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The Rolla Daily News - Rolla, MO
Take a trip down memory lane as bloggers Danny Batson and Gary Thomas recollect their experiences while growing up in the Chillicothe area. We hope our discussion starters, pictures, and articles will evoke your personal recollections of Chillicothe; we invite you to share your stories with all of us. So, let us discuss the days gone by and have fun!
Buck Night by Danny Batson
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About this blog
By Gary Thomas

Hi, I am Danny Batson (Knouse) and I am a lifelong resident of the Chillicothe area. I was born in 1951 and graduated from CHS in 1969. I took over my dad’s septic tank business that he founded in 1937. While I have been in every state ...

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Chillicothe: As We Remember

Hi, I am Danny Batson (Knouse) and I am a lifelong resident of the Chillicothe area. I was born in 1951 and graduated from CHS in 1969. I took over my dad’s septic tank business that he founded in 1937. While I have been in every state (except Hawaii and Maine), there is no place like home! I love taking pictures of old and unusual things and sharing them. There is beauty in everything, if we look for it. I have three Facebook pages filled with local pictures that may be of interest: “Where Has Danny Been,” Chillicothe Now,” and “Danny Batson”.

Hi, I am Gary Thomas and I was born just across from Central School in 1942. I graduated from CHS in 1960 and MU in 1964. After two years in Army, I completed a graduate degree at the University of Chicago in 1970. After working in software development for more than 40 years, I retired from Raytheon in 2007. I have an abiding interest in history and in researching past events, places, and people. My latest project is developing a history-based chronology for Livingston County from 1801-2000.

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By Danny Batson
June 5, 2013 8:38 a.m.



Some of you might remember the famous "buck night" at the 65 Drive-In Theater. I remember my first movie growing up here in the midwest, it was Old Yeller.

Even the small towns had big screen movies on the sides of their buildings in my parents childhood. That would have been in the 30s and 40s. People would bring their own chairs or blankets and sat on the ground.

As a young child, I just couldn't wait for that Thursday night drive to the 65 Drive-In. You see they had a complete playground right in front of the big screen. That's where you would find me and my cousins all through the movies. It was better than the Simpson Park.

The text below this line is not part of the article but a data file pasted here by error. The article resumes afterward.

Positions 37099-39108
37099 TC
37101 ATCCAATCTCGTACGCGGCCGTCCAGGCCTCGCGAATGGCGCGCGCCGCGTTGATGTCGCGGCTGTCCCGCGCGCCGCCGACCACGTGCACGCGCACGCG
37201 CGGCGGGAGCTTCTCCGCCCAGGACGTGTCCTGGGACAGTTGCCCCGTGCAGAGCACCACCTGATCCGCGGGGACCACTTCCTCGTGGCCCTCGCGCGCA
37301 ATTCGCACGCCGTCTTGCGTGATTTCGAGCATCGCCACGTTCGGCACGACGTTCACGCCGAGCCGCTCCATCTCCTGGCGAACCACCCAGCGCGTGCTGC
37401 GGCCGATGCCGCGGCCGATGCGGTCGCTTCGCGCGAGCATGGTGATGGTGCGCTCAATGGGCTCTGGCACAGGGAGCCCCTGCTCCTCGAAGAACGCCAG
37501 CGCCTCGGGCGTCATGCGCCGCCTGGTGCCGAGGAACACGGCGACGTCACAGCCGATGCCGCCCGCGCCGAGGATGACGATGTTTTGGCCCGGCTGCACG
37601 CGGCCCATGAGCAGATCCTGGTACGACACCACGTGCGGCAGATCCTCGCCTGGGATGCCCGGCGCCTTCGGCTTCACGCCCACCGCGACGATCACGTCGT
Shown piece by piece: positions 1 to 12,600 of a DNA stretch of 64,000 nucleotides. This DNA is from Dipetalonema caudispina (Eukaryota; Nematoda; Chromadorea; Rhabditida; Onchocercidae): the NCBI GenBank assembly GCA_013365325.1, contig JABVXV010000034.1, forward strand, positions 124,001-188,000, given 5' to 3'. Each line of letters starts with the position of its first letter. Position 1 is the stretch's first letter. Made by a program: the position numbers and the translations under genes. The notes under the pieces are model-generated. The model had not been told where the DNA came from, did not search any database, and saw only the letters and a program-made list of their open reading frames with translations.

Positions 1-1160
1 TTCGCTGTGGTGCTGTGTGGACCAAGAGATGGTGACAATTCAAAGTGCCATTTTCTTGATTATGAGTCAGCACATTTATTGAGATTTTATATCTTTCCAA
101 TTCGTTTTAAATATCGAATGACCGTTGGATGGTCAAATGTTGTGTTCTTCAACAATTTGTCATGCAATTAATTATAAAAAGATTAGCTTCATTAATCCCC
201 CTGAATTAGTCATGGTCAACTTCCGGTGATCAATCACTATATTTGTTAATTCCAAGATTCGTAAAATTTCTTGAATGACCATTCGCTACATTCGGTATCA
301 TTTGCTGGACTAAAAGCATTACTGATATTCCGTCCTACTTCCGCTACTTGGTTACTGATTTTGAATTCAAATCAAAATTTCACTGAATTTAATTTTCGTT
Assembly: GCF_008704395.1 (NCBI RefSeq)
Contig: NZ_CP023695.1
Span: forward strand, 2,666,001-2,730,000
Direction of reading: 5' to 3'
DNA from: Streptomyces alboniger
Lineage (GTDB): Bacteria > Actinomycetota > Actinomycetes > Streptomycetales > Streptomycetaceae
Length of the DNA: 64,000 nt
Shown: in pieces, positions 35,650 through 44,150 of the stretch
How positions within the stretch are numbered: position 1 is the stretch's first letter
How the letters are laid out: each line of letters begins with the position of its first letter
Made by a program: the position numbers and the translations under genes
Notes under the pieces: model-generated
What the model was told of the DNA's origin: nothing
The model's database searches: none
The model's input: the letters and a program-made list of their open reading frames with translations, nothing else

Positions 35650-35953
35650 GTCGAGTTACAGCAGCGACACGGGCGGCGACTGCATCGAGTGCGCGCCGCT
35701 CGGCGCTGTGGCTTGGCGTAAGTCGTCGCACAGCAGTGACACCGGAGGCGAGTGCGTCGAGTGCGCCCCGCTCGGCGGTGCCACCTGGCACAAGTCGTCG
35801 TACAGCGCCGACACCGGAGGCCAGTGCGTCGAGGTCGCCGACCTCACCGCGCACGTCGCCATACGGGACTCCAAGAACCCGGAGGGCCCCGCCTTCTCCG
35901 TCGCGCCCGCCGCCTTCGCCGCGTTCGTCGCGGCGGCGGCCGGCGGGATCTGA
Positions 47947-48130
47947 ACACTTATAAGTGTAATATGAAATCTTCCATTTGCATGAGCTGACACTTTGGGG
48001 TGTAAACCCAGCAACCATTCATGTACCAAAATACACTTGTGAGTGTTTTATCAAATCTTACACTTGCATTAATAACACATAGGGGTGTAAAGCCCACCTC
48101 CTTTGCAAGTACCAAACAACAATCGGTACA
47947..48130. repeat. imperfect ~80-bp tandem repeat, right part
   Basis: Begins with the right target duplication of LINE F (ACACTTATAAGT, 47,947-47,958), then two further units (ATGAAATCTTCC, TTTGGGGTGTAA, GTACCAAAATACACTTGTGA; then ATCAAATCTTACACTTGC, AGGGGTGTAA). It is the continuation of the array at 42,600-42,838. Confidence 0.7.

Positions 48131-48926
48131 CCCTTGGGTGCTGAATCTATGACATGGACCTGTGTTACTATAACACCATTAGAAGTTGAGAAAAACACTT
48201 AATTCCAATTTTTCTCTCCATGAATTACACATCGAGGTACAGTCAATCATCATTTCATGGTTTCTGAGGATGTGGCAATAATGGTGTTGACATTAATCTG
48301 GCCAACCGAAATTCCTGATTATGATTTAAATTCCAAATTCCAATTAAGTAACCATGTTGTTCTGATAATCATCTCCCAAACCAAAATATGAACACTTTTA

The merry-go-round was the most fun because you could lay on it and watch the movie as you went around. And after a night of continous spinning we would lose our hot-dog and Eskimo Pie we had just eaten every time. We would even fall asleep on the merry-go-round and our parents would have to come wake us up after the show.

The one thing we got in the most trouble for was playing in the light beam that projected the movie onto the screen. Every time we went to the bathroom or to the concession stand we just had to throw things up in the beam and watch the shadow on the screen. We would jump up and put our hands and heads into it and all the cars would honk their horns. We didn't think it was wrong because the bats flew through it too!

As I grew older, actually began to watch the movies. Dad would load us all up in the car and away we would go just a-screaming all the way. I know we got on his nerves because after we got there he would tell us to go play. You have to remember the cars did not have air conditioners back then so we would sit on top or in front of the car on those hot nights. We would bring chairs and set them up ahead of all the cars. A rainy night at the drive-in was a disaster.

Then, there were those cars on the back two rows that were always steamed over. As kids we wondered how in the world did they ever watch the movie! But, it didn't take us long to figure that out. We would sneak up on their cars and pound on their windows!

Later as a teenager, I had a car of my own. So it was my turn to take everyone to the drive-in. If it wasn't buck night, we would put a couple teens in the trunk and look so innocent as we drove up to the ticket booth. We never got caught but there were a lot that did.

A bit later girls popped into my life and the back two rows became the place to be. I better stop there and just say that the 65 Drive-In played a big part of my young life. Lots of good times to remember.

Today, I sit at home and watch the big screen TV with that same beautiful girl. Drive-In's are hard to find nowadays but my son found one in Rogers, Arkansas. He wants to take us---but I'm going to tell him Mom and I want the back row.

DB



 




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